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James Louis O'Donel

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The Right Reverend

James Louis O'Donel
ArchdioceseArchdiocese of St. John's
SuccessorPatrick Lambert
Personal details
James Louis O'Donel

Died1 April 1811
Waterford, Ireland
BuriedOld St Mary’s Church, Clonmel, County Tipperary
Nationality Ireland
DenominationRoman Catholic
Styles of
James Louis O'Donel
Reference styleThe Right Reverend
Spoken styleYour Excellency
Religious styleMonsignor
Posthumous stylenone

James Louis O'Donel (1737, Knocklofty, County Tipperary, Ireland – April 1, 1811, Waterford, Ireland) was the first Roman Catholic bishop of St. John's, Newfoundland.[1]


O'Donel was born into a prosperous family and received a classical education before entering the Franciscan order. After the Penal Laws ceased to be rigorously enforced, he travelled to Rome to study for the priesthood, becoming ordained in 1770. He later taught philosophy and theology in Prague, and in 1777 became the Franciscan Prior in Waterford.

Following developments in England, Catholics in Newfoundland gradually gained religious liberty, made explicit by a public declaration by the Governor in 1784. After a request from Irish merchants there to Bishop William Egan, O'Donel was sent to St. John's as Prefect Apostolic the same year, largely to deal with the presence of "unlicensed" and "unruly" priests on the island. In addition to his personal popularity, one of his qualifications for the position was an ability to preach in Irish language in Newfoundland.

O'Donel found that insubordinate priests were fighting Irish battles, and set about reorganizing the Catholic Church in Newfoundland. He built a chapel in St. John's, established parishes outside the capital, and gradually brought priests under his authority. During his first few years in post, O'Donel also found that Catholic liberty was less than absolute, and in 1786 he was physically assaulted by Prince William Henry, later King William IV. In 1796, O'Donel became a bishop, consecrated as titular bishop of Thyatira at Quebec on 21 September.[2]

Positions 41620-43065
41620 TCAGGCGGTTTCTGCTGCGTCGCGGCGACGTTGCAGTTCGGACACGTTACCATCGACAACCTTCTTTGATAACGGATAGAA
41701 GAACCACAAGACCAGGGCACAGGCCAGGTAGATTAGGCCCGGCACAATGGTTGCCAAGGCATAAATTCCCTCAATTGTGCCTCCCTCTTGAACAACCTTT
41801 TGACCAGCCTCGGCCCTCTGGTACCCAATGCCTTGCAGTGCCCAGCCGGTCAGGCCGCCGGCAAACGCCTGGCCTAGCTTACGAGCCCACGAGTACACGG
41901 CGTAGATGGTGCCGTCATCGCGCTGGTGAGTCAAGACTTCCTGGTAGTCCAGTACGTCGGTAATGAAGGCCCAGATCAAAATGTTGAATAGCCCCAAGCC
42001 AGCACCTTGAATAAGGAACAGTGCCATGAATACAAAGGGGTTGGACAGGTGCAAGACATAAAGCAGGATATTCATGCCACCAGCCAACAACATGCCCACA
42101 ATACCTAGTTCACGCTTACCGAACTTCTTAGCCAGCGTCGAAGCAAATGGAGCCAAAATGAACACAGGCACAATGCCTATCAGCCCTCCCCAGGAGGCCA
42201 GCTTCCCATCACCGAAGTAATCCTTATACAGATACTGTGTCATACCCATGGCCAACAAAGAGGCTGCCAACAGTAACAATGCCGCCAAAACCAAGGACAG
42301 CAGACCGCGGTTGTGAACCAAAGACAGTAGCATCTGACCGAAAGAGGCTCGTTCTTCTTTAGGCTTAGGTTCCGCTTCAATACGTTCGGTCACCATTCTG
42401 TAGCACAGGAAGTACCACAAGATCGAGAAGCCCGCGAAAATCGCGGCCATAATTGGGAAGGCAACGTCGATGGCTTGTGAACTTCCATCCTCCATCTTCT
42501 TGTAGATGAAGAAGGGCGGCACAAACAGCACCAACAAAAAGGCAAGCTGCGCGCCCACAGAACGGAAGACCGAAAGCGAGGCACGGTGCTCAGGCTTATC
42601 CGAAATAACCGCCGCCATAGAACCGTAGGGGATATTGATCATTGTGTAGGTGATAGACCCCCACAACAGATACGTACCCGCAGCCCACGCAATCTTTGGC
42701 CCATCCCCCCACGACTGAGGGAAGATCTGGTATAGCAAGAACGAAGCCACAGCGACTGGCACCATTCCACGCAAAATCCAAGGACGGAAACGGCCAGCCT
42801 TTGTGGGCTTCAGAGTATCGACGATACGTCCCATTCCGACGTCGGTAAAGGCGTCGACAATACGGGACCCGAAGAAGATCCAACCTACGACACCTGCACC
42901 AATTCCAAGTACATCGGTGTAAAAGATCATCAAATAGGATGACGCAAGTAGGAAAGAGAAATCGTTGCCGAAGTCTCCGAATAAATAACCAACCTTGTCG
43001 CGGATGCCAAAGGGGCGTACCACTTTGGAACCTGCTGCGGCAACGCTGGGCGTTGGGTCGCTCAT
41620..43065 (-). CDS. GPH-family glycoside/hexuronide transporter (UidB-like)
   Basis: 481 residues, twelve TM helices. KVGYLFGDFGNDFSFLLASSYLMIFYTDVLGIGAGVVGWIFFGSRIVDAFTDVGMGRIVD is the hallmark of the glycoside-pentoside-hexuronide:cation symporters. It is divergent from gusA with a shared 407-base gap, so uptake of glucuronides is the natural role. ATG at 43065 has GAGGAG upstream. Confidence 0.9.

O'Donel's ministry in Newfoundland was largely characterized by trying to maintain peace, both between fellow Catholics and with the British. In 1800, an incipient Irish uprising involving soldiers in the St. John's garrison was forestalled when O'Donel, upon hearing of the plans, alerted the authorities. The 19th-century historian Charles Pedley alleged that O'Donel received his information via the confessional, but credible evidence for this claim is absent.

O'Donel's health deteriorated in the early 19th century, and he resigned his position in 1807 and returned to Ireland. He died of shock in 1811 after suffering minor injuries in a fire.


Theologically, O'Donel subscribed to the Augustinian position that religion imposes a "reverential fear" on mankind's "naturally licentious" nature. This, and his belief in the essential mystery of the divine nature gave rise to his support for religious tolerance, since God's inscrutability would inevitably lead to theological disagreement, but furthermore, as he wrote to his contemporary John Jones, "an observant [C]hristian of any denomination is...a better man".

See also[edit]


  1. ^ "Biography – O'DONEL, JAMES LOUIS – Volume V (1801-1820)". Dictionary of Canadian Biography.
  2. ^ Lee, Sidney, ed. (1895). "O'Donnel, James Louis" . Dictionary of National Biography. Vol. 41. London: Smith, Elder & Co.
  3. ^ "HistoricPlaces.ca". www.historicplaces.ca.

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